Baseball Jeremiad

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A Curiously Intelligent Baseball blog

When Reality Mirrors Perception

My father and I have a running list of guys who “kill the Mets.”  For example, Chipper Jones always killed the Mets.  My father recalls Willie Mays absolutely killing the Mets.  There are also lesser known players who we perceive to “own” a certain team. 

For example, in a book written by the folks at Baseball Prospectus a couple of year ago, they review the perception about Mark Redmond “owning” Tom Glavine.  In a summary that doesn’t do justice to the amount of work they put into the chapter, the phenomena of the small sample size seems to rule the day.  That’s not to say, however, that certain players don’t have more success against some players than others.  In fact, this doesn’t even mean that certain players don’t play above their seeming statistical ability against players of necessarily more talent. 

In The Entitled, Frank Deford writes a scene in which the manager, Howie Traveler, uses an all-field, no-hit infielder as a pinch hitter because the player in question had gotten a hit off a pitcher with a similar assortment of pitches earlier in the season.  In this particular case, the pinch-hitter lines a frozen rope that is gloved by the second baseman.  The move fails; but an inch or two either way and Traveler would have been brilliant. 

A few days ago, Joe Posnanski wrote a column picking up on a similar statistical trend.  Using Jack Morris as a starting point, Posnanski investigates a Bill James study about the what he calls “The Bully Factor.”  In short, James investigated whether some players did better against poorer teams and worse against better teams.  Surely, this concept seems self-evident, but it’s rather fascinating when you get into the nuts and bolts of it.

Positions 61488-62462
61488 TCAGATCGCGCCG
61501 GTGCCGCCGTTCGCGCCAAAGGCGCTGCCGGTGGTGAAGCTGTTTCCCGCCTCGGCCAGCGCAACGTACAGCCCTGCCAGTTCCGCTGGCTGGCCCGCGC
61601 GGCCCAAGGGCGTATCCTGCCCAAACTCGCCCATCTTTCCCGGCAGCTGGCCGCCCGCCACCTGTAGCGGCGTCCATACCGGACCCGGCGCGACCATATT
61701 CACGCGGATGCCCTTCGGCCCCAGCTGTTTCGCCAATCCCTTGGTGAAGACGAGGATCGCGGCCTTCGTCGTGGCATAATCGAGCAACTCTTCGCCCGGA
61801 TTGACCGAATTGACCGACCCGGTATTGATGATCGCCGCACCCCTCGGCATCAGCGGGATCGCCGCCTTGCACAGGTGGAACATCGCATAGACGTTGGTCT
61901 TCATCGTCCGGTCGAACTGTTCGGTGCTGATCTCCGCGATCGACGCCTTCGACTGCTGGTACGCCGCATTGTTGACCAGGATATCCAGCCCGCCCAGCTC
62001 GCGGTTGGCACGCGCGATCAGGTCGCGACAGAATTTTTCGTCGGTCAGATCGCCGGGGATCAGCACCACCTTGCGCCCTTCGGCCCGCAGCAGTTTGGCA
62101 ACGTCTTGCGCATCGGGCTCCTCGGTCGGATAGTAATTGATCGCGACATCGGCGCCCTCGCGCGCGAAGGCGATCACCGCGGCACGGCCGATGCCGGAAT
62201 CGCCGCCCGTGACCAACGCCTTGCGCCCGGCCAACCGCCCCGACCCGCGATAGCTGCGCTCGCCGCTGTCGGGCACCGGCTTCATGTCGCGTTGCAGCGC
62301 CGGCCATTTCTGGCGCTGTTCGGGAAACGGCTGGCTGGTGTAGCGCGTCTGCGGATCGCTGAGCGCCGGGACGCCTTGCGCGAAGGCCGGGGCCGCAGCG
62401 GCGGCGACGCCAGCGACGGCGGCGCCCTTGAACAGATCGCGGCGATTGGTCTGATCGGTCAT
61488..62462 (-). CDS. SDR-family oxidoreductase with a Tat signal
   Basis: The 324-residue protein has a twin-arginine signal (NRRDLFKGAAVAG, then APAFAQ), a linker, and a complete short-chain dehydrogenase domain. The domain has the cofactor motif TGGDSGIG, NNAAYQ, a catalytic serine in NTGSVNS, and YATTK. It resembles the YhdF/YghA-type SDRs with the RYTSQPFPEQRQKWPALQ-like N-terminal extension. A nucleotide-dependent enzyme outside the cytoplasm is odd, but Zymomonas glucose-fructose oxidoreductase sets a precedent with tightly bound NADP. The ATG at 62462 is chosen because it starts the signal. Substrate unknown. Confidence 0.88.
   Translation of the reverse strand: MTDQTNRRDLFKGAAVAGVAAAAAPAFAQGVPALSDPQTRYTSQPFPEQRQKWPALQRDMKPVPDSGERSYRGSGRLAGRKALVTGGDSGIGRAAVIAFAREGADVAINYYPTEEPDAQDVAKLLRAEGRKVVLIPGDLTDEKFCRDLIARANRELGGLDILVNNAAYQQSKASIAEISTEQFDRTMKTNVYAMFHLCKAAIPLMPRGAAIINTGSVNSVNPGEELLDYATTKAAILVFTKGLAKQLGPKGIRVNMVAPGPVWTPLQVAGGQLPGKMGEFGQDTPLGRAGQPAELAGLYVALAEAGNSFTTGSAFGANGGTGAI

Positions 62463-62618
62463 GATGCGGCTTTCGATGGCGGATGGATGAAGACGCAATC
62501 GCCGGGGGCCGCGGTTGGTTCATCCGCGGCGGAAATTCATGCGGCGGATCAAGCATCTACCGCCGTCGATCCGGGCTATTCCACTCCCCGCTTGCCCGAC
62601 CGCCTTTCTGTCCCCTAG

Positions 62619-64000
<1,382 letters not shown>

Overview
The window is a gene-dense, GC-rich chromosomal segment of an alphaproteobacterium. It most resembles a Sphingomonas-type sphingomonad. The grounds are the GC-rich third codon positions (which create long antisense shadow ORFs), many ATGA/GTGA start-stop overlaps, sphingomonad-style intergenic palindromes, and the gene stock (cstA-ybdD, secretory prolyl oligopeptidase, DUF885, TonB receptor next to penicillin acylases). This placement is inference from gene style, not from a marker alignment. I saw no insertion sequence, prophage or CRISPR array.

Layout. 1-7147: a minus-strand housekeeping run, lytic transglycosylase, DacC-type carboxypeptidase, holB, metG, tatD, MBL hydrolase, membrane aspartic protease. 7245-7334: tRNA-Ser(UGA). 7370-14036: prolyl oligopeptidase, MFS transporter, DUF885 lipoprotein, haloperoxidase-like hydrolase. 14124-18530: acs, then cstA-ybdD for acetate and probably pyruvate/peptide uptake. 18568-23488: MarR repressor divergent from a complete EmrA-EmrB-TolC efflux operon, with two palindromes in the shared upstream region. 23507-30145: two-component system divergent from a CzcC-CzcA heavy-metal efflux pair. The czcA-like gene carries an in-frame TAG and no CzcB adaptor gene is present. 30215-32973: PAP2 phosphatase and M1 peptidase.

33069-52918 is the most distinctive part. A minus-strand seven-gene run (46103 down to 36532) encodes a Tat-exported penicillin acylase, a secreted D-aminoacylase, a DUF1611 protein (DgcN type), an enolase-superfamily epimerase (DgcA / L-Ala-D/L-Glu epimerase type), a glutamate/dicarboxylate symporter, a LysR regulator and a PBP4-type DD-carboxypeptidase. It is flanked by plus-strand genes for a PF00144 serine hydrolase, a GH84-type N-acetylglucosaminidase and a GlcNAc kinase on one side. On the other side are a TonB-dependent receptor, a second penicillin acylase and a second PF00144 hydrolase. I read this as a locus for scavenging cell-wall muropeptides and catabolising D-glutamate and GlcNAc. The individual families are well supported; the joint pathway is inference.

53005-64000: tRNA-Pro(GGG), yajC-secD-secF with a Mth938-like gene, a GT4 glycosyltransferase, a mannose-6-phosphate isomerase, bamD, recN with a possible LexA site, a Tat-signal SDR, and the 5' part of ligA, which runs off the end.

Posnanski investigates the “Bully Factor” numbers for Jack Morris.  And look what he discovers:

So, Jack Morris? Well, considering the scope of his career, he was not terrible against Class A teams. He was not very good, no. He was 48-57 with a 4.50 ERA. The ERA is high, but as a percentage of his career ERA, it’s more or less what you would expect. Morris’ won-loss record is actually worse against Class B teams — those good but not great teams. He was 44-57 with a 4.14 ERA. That means he was 22 games under .500 against the better than average teams. That doesn’t blare “WINNER!” but, hey, it’s not especially horrid. Gaylord Perry was 26 games worse than .500 against the Class A teams. Nolan Ryan was 32 games under .500 against the Class A teams.

Still, you know where this is leading. That’s right: Bill found that Jack Morris was the biggest bully of the last 50 years. The bulk of his won-loss record was compiled against the Island of Misfit Toys. This is not to say he dominated bad teams … not exactly. His ERA against Class C and Class D teams is a pretty ordinary 3.54.

But his win-loss record against the dregs is special:

Class C teams: 77-39, 3.64 ERA
Class D teams: 82-29, 3.42 ERA

There you go. Against C and D teams, Jack Morris went 159-68, a robust .700 winning percentage. You want to say Jack Morris knew how to win … you need to finish the story. Jack Morris knew how to beat lousy baseball teams. He was better at beating those bad teams than most pitchers in baseball history.

Jack Morris, in other words, got fat in a way that wasn’t necessarily connected to the overall quality of his performance. 

My irrational conclusion: Chipper should wear a Mets’ hat into the Hall.  They got him there.

 

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One Response

  1. Chris J says:

    Howie Taveler…how cute…..I think we can add Pat Burrell to that list of Met killers if he’s not on there. He would look like a Little Leaguer against most other teams until the Phillies went to Shea. It was crazy. Jones has killed the Phillies as well…

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